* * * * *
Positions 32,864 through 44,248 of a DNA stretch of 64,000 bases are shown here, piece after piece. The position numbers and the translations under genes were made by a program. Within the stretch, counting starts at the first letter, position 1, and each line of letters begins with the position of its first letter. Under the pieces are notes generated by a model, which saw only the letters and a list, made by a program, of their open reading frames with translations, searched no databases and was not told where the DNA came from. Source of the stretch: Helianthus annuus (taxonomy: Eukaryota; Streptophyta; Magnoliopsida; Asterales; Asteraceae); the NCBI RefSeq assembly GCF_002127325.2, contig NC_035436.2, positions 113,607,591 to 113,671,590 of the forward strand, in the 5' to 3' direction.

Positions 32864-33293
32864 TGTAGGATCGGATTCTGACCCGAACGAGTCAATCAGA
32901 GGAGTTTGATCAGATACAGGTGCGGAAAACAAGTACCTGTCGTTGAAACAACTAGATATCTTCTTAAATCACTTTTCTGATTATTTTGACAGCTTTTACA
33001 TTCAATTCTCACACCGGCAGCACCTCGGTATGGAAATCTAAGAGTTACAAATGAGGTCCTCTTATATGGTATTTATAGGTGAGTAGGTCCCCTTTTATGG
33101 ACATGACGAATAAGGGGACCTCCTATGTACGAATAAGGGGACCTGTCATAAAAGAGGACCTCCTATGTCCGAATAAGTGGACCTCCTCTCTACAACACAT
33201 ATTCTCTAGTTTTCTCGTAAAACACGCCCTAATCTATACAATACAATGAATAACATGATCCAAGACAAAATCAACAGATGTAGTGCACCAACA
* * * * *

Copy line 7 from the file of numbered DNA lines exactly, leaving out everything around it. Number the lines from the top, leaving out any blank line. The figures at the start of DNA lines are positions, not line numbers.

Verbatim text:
33201 ATTCTCTAGTTTTCTCGTAAAACACGCCCTAATCTATACAATACAATGAATAACATGATCCAAGACAAAATCAACAGATGTAGTGCACCAACA